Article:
Judd Foundation’s mission is to maintain and preserve Donald Judd’s permanently installed living and working spaces, libraries, and archives in New York and Marfa, Texas. The Foundation aims to promote a wider understanding of and appreciation for Judd’s artistic legacy by facilitating public access to these spaces and resources and by developing scholarly and educational programs.
In keeping with the spirit of this year’s Marfa Dialogues, Judd Foundation will host a panel on Donald Judd and the environment. As a ranch owner, Judd resolved to leave the land as it was, declaring that, “Here, everywhere, the destruction of new land is a brutality.” As a member of the Environmental Defense Fund, the McDonald Observatory, and the Alert Citizens for Environmental Safety, Judd supported ecological initiatives that fought against the destruction of the land from pollution, overgrazing, nuclear dumping, and over development. An advocate for localized thinking and action, Judd created architectural projects for the southwest area that attest to his care and concern for ecology and sustainability. This panel will explore Judd’s relationship to the land with a specific focus on Judd’s ranch properties south of Marfa and architectural projects for the Southwest region.
A graduate of New York University in Film, Ms. Judd has worked with directors such as Francis Coppola and Gus Van Sant, both in front of and behind the camera. She became a co-executor of the Judd Estate in 1994. In 1996 she became a founding trustee of Judd Foundation and now serves as Co-President of the foundation. Since 2006, she has overseen Judd Foundation’s Oral History Project, an ongoing extensive film project that documents interviews with individuals who each have unique and invaluable perspectives into Donald Judd’s artistic philosophy and working method.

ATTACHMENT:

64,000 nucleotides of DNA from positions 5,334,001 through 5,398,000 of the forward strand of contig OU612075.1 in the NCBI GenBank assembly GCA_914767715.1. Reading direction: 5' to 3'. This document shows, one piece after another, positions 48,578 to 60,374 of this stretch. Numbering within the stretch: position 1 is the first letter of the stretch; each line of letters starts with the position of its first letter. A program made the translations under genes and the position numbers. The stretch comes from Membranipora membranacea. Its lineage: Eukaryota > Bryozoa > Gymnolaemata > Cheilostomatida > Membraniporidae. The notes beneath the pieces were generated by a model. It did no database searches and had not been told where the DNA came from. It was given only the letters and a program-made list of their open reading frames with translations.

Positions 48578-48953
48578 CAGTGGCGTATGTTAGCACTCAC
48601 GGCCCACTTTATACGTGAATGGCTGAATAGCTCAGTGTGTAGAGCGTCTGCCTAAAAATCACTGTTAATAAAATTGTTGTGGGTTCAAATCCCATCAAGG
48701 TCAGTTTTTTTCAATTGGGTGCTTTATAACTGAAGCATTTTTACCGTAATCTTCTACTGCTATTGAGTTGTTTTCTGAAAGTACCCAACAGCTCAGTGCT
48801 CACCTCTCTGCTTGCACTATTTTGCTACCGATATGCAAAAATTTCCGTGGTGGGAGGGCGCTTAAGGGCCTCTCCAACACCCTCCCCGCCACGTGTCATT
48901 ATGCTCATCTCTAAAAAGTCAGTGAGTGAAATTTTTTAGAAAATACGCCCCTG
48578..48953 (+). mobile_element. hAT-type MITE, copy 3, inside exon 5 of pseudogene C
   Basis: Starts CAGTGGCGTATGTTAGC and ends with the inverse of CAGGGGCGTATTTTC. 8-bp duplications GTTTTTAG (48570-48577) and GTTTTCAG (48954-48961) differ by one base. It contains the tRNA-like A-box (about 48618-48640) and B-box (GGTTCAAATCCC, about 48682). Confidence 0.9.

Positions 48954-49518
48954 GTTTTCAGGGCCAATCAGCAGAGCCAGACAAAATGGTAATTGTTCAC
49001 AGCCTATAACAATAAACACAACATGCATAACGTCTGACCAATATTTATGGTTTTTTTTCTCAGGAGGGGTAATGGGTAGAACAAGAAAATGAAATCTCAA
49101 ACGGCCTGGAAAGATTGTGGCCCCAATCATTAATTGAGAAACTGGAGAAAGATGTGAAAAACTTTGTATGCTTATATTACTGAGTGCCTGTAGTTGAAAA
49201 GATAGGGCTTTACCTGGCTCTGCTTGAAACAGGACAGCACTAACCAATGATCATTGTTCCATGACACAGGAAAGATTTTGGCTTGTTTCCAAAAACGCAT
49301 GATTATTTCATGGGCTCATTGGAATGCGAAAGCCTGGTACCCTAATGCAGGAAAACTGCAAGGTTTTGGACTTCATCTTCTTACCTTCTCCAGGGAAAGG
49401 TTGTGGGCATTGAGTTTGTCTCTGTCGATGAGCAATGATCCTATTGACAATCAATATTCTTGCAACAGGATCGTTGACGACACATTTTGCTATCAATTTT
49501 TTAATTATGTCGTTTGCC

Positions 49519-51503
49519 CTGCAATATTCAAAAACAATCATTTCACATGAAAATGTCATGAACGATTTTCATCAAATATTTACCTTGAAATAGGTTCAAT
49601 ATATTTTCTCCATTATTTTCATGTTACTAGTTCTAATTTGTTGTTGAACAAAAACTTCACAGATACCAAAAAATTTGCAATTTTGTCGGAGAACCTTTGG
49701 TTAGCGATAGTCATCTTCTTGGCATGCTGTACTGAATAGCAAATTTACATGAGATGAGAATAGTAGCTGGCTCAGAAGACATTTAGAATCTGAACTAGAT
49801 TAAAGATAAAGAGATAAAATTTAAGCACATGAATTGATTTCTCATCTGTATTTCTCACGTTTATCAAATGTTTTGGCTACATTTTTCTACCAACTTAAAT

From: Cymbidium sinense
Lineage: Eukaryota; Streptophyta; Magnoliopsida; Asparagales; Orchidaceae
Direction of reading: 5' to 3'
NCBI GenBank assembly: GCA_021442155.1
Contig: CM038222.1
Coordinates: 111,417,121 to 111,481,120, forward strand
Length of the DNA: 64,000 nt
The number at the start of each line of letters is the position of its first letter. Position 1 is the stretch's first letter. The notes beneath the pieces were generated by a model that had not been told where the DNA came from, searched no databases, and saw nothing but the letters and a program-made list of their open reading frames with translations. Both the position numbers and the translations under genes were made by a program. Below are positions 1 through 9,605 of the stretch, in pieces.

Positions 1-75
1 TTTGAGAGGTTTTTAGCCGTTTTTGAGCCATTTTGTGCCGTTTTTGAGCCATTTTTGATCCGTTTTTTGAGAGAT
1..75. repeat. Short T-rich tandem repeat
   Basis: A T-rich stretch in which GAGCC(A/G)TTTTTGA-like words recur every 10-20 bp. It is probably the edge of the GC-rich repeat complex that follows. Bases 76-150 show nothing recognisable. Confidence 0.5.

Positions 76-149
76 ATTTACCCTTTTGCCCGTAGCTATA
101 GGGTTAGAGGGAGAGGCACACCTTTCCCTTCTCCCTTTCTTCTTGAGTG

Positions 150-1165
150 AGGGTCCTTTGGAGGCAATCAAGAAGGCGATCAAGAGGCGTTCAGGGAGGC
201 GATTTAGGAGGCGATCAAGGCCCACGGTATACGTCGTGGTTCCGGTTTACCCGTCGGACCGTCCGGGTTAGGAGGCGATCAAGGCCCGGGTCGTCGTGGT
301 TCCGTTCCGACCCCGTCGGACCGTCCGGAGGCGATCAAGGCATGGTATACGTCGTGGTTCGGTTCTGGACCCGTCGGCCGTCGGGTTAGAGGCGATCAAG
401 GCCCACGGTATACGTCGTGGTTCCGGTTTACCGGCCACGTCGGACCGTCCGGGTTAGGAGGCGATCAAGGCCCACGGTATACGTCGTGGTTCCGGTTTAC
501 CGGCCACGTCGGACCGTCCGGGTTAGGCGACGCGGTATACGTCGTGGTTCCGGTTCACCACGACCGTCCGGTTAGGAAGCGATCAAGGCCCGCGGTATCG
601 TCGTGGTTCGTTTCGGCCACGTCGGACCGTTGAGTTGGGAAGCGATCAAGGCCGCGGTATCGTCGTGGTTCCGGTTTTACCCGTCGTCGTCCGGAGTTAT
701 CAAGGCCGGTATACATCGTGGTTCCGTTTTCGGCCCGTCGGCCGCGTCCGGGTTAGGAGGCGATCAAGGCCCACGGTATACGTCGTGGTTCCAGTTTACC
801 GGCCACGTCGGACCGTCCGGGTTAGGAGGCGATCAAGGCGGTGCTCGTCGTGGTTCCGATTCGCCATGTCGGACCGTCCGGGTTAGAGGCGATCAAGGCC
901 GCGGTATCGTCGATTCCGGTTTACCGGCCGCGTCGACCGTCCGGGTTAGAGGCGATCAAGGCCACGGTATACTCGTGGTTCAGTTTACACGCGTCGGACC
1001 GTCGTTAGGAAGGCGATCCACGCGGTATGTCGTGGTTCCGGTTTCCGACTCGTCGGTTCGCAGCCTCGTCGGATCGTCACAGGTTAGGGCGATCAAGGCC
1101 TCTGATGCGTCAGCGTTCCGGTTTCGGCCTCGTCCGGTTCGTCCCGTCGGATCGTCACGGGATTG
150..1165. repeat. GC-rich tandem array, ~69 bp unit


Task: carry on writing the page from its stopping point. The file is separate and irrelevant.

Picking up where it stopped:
Claude Armstrong, architect, teacher and researcher, is in partnership with Donna Cohen at Armstrong + Cohen Architecture, www.acarch.net. Projects have been built in New York, New Mexico, Florida, New Jersey and Tanzania. Educated in New York at The City College School of Architecture (BS Arch) and the Columbia University GSAPP (MArch), he has designed for communities, non-profits, schools and artists. He has taught Design, History/ Theories of Architecture and Conservation of Buildings at the University of Florida. Claude Armstrong and Donna Cohen were introduced to Donald Judd in 1982 by Lauretta Vinciarelli, and collaborated with them on projects in Marfa, and competitions including Project for Cleveland and Project for Belley. In 1987/88, they worked with Judd at Eichholteren. In 2009, a research study and report on the conservation of the adobe walls at The Block and The Cobb House/Whyte Building was completed by acarch for Judd Foundation.
Donna Cohen is an associate professor of Architecture at the University of Florida. She teaches design studios in Florida and Italy, and a seminar on African Architecture.
Along with her partner, Claude Armstrong, Donna is a principal of Armstrong + Cohen Architecture, an architecture firm that specializes in community initiated projects, www.acarch.net. Their work is included in New Architecture on Indigenous Lands (University of Minnesota Press 2013), and The Green Braid: Towards an Architecture of Ecology, Economy and Social Equity (Routledge 2007). Their architecture has been recognized with awards from the American Institute of Architects, The Holcim Foundation for Sustainable Construction, the National Endowment for the Arts, among others.
From 1982-1989 Donna and Claude assisted Donald Judd on numerous architecture projects, including existing buildings and proposals for new built works, in Marfa, TX, New York, and Switzerland.
Michael Meredith is a principal and founder of MOS Architects. He is also an Assistant Professor at Princeton University School of Architecture. Michael Meredith received his Master of Architecture with distinction from the Harvard Graduate School of Design, and won the Frederick Sheldon Traveling Fellowship. Michael Meredith previously taught architecture at the University of Michigan, where he was awarded the Muschenheim Fellowship, and the University of Toronto, where he was the co-recipient of a Canadian Foundation for Innovation grant. He previously held the position of Associate Professor of Architecture at the Harvard University Graduate School of Design. He also coordinated and curated the exhibition, Beyond the Harvard Box: The early works of Barnes, Franzen, Johansen, Lundy, Pei, Rudolph. In 2003, he was a resident at the Atlantic Center for the Arts with Dave Hickey, and in 2000, he completed a residency at the Chinati Foundation in Marfa, Texas. His writing has been published in ArtForum, Harvard Design Review, AD, and he was the editor of LOG 22, and From Control to Design: Parametric/Algorithmic Architecture published by Actar in Barcelona.
Robert Rauschenberg Foundation
The Public Concern Foundation